Activist Joshua Wong is seen outside a court house in Hong Kong on May 16, 2019.
Vernon Yuen—NurPhoto/Getty Images
By Hillary Leung
May 16, 2019

Hong Kong democracy activist Joshua Wong, one of the student leaders of the 2014 Umbrella Movement, was sent back to prison Thursday after losing an appeal against a contempt of court conviction.

Wong, 22, was sentenced to three months in prison in January 2018 for defying a court order to leave a demonstration site during the 2014 rallies. Wong, then just a 17-year-old student, was at the forefront of the sit-ins that brought major roads in Hong Kong to a standstill for nearly three months as demonstrators called for greater political autonomy in the semi-autonomous Chinese enclave.

After initially being held for six days, Wong was released on bail pending his appeal.

Wong, who had sought to have the conviction overturned, now faces a reduced, two-month sentence to be served immediately, according to court documents.

On Twitter, the activist confirmed that he will be “returning to jail for five additional weeks.”

Wong was previously convicted of unlawful assembly and sentenced to six months in prison on a separate unlawful assembly charge. After spending two months, including his 21st birthday, in a prison cell, Wong was released when an appeals court threw out the sentence.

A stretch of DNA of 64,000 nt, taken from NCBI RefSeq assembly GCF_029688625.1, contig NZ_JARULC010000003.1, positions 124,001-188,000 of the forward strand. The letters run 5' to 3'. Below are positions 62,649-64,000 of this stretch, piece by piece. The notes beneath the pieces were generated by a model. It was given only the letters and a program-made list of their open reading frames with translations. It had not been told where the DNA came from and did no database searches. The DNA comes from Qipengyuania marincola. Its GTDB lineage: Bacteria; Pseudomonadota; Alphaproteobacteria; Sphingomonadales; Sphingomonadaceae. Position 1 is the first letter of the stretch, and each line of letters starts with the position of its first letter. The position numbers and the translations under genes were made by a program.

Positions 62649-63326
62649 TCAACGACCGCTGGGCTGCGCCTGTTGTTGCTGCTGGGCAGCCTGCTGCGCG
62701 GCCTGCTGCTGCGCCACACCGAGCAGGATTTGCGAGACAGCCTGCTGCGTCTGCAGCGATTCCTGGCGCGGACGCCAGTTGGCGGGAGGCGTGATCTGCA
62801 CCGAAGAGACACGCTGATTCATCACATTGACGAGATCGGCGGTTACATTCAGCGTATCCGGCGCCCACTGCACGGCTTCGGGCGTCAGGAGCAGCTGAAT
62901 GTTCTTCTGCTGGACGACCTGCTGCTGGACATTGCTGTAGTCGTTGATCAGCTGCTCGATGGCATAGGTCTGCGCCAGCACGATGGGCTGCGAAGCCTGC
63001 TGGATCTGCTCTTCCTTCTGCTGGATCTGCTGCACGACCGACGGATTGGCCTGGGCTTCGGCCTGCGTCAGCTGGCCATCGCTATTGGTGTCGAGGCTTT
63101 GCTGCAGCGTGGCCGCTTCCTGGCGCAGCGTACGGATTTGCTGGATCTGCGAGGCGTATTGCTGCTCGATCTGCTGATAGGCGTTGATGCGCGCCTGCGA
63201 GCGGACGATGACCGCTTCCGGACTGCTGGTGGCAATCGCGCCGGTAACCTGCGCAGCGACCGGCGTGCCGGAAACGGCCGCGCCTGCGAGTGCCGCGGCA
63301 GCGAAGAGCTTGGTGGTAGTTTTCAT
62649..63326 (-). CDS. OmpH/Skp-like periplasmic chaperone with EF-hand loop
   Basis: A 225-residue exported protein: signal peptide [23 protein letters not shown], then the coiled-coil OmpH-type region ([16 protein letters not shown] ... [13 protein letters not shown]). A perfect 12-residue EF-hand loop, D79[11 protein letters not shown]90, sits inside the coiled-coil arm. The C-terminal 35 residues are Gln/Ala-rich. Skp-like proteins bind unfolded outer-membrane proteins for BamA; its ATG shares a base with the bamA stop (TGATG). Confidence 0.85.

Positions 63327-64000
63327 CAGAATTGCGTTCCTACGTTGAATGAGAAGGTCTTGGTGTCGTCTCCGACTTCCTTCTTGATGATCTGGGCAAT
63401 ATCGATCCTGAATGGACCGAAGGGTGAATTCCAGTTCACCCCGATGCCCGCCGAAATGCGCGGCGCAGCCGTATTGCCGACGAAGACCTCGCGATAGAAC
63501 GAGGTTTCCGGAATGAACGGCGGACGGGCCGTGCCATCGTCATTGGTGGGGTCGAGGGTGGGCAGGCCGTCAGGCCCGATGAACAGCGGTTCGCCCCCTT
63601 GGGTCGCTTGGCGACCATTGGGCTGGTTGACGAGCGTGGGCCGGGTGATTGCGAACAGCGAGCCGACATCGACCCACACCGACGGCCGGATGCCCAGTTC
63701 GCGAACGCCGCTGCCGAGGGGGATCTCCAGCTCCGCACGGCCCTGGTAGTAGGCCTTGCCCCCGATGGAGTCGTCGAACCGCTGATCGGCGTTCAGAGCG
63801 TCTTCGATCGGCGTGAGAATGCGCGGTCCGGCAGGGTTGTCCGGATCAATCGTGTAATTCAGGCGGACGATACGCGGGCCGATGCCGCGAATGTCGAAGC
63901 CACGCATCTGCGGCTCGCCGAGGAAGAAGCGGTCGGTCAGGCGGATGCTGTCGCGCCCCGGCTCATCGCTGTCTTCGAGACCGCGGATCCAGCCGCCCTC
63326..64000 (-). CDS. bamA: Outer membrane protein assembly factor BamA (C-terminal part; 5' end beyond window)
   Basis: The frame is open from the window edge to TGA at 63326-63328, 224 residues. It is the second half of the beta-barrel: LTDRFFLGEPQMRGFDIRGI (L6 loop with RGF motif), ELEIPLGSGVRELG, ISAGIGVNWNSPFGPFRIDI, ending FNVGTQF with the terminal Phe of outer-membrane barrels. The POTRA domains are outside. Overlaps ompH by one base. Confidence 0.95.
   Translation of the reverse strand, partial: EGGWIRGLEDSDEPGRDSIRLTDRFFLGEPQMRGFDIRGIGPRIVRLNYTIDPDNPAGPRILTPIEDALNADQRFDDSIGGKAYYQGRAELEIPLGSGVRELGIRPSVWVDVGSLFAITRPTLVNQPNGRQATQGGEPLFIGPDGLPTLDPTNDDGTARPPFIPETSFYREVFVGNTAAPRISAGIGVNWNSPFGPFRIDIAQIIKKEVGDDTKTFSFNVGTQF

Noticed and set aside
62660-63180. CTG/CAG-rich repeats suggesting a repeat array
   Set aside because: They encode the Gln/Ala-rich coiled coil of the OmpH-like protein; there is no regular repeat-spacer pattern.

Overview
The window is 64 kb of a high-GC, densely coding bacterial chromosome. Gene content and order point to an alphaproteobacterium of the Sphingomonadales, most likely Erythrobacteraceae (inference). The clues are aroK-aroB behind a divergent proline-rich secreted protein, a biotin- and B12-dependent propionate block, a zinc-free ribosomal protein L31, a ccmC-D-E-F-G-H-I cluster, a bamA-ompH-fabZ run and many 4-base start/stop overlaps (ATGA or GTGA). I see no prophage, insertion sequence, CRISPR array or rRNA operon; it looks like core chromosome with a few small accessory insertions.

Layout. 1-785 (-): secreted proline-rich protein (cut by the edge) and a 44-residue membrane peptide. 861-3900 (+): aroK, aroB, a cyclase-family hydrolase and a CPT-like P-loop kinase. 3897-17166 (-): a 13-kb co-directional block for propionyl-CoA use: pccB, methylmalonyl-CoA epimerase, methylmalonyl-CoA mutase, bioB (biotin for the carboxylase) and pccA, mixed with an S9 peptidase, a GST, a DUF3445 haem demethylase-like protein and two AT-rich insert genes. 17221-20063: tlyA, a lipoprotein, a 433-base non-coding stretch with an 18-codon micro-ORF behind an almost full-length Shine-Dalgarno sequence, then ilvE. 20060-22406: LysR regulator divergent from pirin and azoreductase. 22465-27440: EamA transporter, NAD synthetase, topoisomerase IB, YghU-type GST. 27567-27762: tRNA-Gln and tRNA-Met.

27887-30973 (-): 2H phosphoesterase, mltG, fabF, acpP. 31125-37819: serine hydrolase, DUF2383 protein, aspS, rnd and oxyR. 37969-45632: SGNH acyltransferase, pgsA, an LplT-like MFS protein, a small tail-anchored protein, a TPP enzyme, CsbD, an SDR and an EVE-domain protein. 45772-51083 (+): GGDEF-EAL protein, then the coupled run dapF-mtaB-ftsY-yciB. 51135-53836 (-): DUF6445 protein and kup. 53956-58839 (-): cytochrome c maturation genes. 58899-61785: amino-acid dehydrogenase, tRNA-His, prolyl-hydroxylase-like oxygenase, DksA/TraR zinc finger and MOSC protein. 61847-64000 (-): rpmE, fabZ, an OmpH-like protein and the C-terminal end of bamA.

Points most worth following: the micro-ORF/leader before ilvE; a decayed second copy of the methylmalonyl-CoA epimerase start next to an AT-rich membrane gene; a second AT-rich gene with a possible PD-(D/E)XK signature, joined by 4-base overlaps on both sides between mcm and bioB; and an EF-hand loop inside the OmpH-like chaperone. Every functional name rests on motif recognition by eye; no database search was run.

Over 100 people have been convicted for their involvement in the 2014 protest movement, according to a local activist’s count. Most of the convictions were for non-violent offenses.

Last month, eight Hong Kong activists were handed sentences of up to 16 months for their involvement in organizing the demonstrations, a verdict that some fear reflects a bid to quash dissent after the protests proved a formidable challenge to Beijing’s authority.

Thursday’s sentence also comes amid mounting concerns over a controversial extradition bill that would allow the transfer of fugitives to mainland China to stand trial. The bill, which has incited thousands to take to the street in protest, stokes further fears that the city’s freedoms and legal protections could be compromised by Beijing.

Write to Hillary Leung at hillary.leung@time.com.

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